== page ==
Surviving COVID-19

Dr. Karim I. Budhwani
Dr. Matthew Might

Today’s guest columnists are Dr. Karim I. Budhwani and Dr. Matthew Might.

Click here to be a guest columnist.

In less than four months, our world has been changed dramatically due to the global COVID-19 pandemic from the spread of a new coronavirus: SARS-CoV-2.

Agencies like the World Health Organization (WHO), the National Institute of Allergy and Infectious Diseases (NIAID), and the Centers for Disease Control (CDC) are leading multi-pronged efforts to combat this pandemic.

These include isolating and studying the virus, developing diagnostics tests and potential treatment strategies, and also monitoring and deflating the speed and spread –flattening the curve – of the disease.

Besides personal preventive measures, such as hand washing, collective measures, such as social distancing, have also been prescribed to aggressively flatten the curve. If you haven’t had a chance to review these, now would be a good time to do so.

While these agencies have done, and continue to do, a remarkable job – including lending a central face and voice – in addressing the pandemic, there are other dimensions to this crisis which must also be addressed urgently with steadying and well-informed leadership.

Our goal in writing this article is to start a dialog around these other dimensions.

Unintended consequences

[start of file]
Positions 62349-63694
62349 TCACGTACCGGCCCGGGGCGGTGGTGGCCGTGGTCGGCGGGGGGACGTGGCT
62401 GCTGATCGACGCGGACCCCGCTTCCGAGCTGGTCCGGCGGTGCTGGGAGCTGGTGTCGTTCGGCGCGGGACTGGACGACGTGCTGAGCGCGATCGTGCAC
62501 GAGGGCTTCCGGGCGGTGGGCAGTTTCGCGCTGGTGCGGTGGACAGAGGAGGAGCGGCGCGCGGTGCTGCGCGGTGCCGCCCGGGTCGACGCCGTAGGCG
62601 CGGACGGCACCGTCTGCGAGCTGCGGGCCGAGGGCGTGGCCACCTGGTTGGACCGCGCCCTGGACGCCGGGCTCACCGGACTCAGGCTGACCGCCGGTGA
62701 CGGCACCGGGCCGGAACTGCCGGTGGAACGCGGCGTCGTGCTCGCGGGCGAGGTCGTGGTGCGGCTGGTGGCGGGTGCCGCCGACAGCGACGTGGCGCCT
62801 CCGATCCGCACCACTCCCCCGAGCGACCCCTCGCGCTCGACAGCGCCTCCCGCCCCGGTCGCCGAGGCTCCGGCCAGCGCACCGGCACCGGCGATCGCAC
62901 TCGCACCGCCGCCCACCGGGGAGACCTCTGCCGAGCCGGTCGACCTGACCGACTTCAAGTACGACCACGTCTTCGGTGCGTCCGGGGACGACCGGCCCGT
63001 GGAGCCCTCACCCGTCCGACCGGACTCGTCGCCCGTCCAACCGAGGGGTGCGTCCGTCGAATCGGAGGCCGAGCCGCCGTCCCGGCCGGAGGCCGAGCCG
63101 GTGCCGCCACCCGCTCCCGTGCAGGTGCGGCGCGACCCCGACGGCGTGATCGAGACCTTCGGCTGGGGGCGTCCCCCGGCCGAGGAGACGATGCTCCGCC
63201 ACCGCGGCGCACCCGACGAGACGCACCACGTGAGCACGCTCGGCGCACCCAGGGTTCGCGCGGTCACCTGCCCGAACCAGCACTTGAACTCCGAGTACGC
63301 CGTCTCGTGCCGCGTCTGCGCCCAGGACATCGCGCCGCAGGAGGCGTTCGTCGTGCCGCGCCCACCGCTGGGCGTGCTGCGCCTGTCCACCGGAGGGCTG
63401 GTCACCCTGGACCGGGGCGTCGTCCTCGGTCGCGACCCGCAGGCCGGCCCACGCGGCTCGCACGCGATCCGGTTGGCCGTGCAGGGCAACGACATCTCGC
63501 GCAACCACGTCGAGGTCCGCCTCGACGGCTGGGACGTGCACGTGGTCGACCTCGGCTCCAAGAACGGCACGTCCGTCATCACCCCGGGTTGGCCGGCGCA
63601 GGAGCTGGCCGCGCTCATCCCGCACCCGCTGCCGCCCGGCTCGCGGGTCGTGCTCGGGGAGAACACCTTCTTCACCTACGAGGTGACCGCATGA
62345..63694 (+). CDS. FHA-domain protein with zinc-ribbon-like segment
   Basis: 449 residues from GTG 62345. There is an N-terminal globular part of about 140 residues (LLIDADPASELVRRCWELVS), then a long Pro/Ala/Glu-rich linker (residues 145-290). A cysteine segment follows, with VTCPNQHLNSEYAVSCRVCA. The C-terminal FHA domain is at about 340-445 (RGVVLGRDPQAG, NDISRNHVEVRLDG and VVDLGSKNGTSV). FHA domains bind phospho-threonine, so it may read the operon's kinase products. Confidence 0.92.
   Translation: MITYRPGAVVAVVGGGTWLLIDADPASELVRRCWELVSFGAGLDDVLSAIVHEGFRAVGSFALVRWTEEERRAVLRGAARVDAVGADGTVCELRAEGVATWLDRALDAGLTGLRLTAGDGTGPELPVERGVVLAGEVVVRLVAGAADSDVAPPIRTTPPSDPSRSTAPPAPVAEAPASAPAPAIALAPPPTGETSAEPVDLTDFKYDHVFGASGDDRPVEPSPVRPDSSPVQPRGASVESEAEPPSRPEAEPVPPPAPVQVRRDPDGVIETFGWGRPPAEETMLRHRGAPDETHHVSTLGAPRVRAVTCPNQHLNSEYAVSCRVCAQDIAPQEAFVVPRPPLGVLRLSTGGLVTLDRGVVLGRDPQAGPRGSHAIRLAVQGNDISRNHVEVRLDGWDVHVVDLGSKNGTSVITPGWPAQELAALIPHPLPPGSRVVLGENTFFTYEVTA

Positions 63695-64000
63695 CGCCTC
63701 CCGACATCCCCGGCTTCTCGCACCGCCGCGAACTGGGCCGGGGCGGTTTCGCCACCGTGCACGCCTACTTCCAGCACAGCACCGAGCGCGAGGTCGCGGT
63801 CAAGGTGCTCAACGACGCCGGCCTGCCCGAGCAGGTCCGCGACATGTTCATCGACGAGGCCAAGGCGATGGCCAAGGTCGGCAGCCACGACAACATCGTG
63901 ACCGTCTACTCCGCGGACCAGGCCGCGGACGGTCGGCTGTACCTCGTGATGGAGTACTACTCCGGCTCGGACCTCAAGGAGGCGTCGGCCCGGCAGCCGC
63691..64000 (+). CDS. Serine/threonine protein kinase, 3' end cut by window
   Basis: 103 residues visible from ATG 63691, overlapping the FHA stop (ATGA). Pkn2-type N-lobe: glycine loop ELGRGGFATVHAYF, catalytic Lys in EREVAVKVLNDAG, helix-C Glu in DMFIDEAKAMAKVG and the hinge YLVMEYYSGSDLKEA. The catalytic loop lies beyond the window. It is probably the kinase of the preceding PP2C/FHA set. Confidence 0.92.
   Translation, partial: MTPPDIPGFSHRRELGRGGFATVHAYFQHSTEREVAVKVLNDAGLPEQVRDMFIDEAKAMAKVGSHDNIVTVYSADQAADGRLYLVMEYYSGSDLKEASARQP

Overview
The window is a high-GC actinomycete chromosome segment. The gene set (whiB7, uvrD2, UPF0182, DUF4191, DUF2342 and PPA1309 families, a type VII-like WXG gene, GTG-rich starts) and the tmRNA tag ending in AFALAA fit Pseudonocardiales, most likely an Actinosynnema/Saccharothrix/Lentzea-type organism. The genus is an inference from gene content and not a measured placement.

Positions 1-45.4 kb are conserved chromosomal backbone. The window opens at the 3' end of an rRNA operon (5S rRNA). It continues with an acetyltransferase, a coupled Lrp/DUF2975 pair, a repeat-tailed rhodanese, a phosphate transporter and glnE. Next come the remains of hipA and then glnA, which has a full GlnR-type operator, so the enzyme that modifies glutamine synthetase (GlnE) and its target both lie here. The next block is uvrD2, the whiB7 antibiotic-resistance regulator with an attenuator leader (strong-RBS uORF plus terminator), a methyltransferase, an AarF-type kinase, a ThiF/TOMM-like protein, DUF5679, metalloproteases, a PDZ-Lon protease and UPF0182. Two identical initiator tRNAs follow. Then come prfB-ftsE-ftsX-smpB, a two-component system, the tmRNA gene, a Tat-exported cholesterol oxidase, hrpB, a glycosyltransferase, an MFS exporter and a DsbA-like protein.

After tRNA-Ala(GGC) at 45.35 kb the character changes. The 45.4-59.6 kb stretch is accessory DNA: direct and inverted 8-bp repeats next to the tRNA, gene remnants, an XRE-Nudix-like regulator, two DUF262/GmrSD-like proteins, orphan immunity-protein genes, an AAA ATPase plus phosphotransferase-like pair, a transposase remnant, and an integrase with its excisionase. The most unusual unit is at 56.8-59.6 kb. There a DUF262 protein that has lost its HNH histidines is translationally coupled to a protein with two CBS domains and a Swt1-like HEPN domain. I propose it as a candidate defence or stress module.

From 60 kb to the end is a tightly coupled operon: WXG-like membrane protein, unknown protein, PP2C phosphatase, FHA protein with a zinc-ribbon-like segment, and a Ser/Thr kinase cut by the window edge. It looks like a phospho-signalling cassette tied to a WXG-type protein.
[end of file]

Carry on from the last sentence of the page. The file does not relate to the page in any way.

It would be disingenuous of us to simply omit mentioning missteps along the way.

In the wake of the initial chaos resulting from insufficient information, and even deliberate misinformation, we may have inadvertently accelerated the spread of SARS-CoV-2. For instance, the dissonance caused by labeling this pandemic a political hoax, instead of a clear and present danger, is still reverberating in certain pockets.

On the other end, closing college campuses was a well-intentioned idea with the aim of flattening the curve but ended up creating a slew of unintentional side-effects including the antithesis of social distancing: out-of-state students having to crisscross the country via overcrowded airports. Closing campuses and moving to an online only model has also unleashed the full brunt of socioeconomic disparities on the most marginalized population of students who do not have access to the requisite equipment or bandwidth.

It is vital in the days ahead for local, state, and the federal government to grab this bull by its horns in ensuring that the immediate crisis does not lead to a generational net-negative impact caused by diminished access to education because education is a key driver of socioeconomic advancement.

Atoms, Bits, Dollars, and Sense

And socioeconomic advancement is being blunted at both ends.